<div class="ubbcode-block"><div class="ubbcode-header">Originally Posted By: dr_dave</div><div class="ubbcode-body"><div class="ubbcode-block"><div class="ubbcode-header">Originally Posted By: wolfdancer</div><div class="ubbcode-body">I don't know the 45-degree rule!!! unless it involves something like a predictable carom angle.</div></div>It is presented in the following clip:

NV B.74 - Center-of-table position and routes, from VEPS II (http://billiards.colostate.edu/normal_videos/new/NVB-74.htm) </div></div>

Unfortunately for me Dave the Qball always finds a position where it goes through the center and scratches in the corner pocket. /forums/images/%%GRAEMLIN_URL%%/smirk.gif

Brad

dr_dave
11-30-2009, 11:48 AM
<div class="ubbcode-block"><div class="ubbcode-header">Originally Posted By: bradb</div><div class="ubbcode-body"><div class="ubbcode-block"><div class="ubbcode-header">Originally Posted By: dr_dave</div><div class="ubbcode-body"><div class="ubbcode-block"><div class="ubbcode-header">Originally Posted By: wolfdancer</div><div class="ubbcode-body">I don't know the 45-degree rule!!! unless it involves something like a predictable carom angle.</div></div>It is presented in the following clip:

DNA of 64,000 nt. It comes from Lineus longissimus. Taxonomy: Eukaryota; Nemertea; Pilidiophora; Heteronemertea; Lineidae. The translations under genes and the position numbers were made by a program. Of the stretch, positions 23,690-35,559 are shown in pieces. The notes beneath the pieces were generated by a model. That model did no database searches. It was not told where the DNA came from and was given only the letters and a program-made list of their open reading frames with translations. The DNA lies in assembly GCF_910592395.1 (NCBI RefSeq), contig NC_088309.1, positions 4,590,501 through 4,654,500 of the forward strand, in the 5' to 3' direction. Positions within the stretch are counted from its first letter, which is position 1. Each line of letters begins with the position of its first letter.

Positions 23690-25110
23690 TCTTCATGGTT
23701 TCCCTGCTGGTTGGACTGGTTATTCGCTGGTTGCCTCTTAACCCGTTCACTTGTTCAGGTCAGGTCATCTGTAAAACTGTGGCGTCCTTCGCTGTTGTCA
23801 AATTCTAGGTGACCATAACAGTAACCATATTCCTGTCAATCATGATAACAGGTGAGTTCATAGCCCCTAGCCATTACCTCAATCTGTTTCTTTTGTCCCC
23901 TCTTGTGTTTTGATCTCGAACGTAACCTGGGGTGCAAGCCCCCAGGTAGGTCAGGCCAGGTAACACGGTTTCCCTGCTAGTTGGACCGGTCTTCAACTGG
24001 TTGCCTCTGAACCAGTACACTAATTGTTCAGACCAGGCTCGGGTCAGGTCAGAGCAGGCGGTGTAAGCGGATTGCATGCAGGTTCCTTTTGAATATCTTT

NV B.74 - Center-of-table position and routes, from VEPS II (http://billiards.colostate.edu/normal_videos/new/NVB-74.htm) </div></div>

Unfortunately for me Dave the Qball always finds a position where it goes through the center and scratches in the corner pocket. /forums/images/%%GRAEMLIN_URL%%/smirk.gif

Brad </div></div>Unfortuantely, the physical laws of the universe don't always apply equally to all people. /forums/images/%%GRAEMLIN_URL%%/wink.gif

Dave

Brian in VA
11-30-2009, 04:00 PM
Another reason to put the series on my Christmas list! Thanks Dr. Dave!

Brian in VA

dr_dave
11-30-2009, 04:27 PM
<div class="ubbcode-block"><div class="ubbcode-header">Originally Posted By: Brian in VA</div><div class="ubbcode-body">Another reason to put the series on my Christmas list! Thanks Dr. Dave!

Brian in VA </div></div>I hope all of your Christmas wishes come true! /forums/images/%%GRAEMLIN_URL%%/wink.gif

Regards,
Dave

Sid_Vicious
11-30-2009, 05:16 PM
Dave...Are you going to have a segment on stroke perfection and mechanics of stroke selections used for specialty shots such as nip, jacked up, hung CBs on the lip of pockets? IMO, gaining on stroke excellence has to be the absolute key to progress for all levels, especially for the weary old farts like me who lose stroke at the worst times.